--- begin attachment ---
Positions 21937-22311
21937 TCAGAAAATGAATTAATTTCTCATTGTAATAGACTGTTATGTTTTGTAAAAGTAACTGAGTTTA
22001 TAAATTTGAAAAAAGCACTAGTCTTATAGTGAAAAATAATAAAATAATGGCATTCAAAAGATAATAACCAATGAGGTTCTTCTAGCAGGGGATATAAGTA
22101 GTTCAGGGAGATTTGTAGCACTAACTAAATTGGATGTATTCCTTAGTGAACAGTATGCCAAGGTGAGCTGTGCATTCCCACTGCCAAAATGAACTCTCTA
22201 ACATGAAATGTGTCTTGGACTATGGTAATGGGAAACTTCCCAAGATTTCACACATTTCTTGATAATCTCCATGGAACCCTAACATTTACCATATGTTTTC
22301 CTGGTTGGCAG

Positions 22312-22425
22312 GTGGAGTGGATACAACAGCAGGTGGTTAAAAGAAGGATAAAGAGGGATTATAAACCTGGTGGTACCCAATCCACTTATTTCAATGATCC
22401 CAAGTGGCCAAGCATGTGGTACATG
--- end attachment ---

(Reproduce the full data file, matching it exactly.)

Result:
Positions 21937-22311
21937 TCAGAAAATGAATTAATTTCTCATTGTAATAGACTGTTATGTTTTGTAAAAGTAACTGAGTTTA
22001 TAAATTTGAAAAAAGCACTAGTCTTATAGTGAAAAATAATAAAATAATGGCATTCAAAAGATAATAACCAATGAGGTTCTTCTAGCAGGGGATATAAGTA
22101 GTTCAGGGAGATTTGTAGCACTAACTAAATTGGATGTATTCCTTAGTGAACAGTATGCCAAGGTGAGCTGTGCATTCCCACTGCCAAAATGAACTCTCTA
22201 ACATGAAATGTGTCTTGGACTATGGTAATGGGAAACTTCCCAAGATTTCACACATTTCTTGATAATCTCCATGGAACCCTAACATTTACCATATGTTTTC
22301 CTGGTTGGCAG

Positions 22312-22425
22312 GTGGAGTGGATACAACAGCAGGTGGTTAAAAGAAGGATAAAGAGGGATTATAAACCTGGTGGTACCCAATCCACTTATTTCAATGATCC
22401 CAAGTGGCCAAGCATGTGGTACATG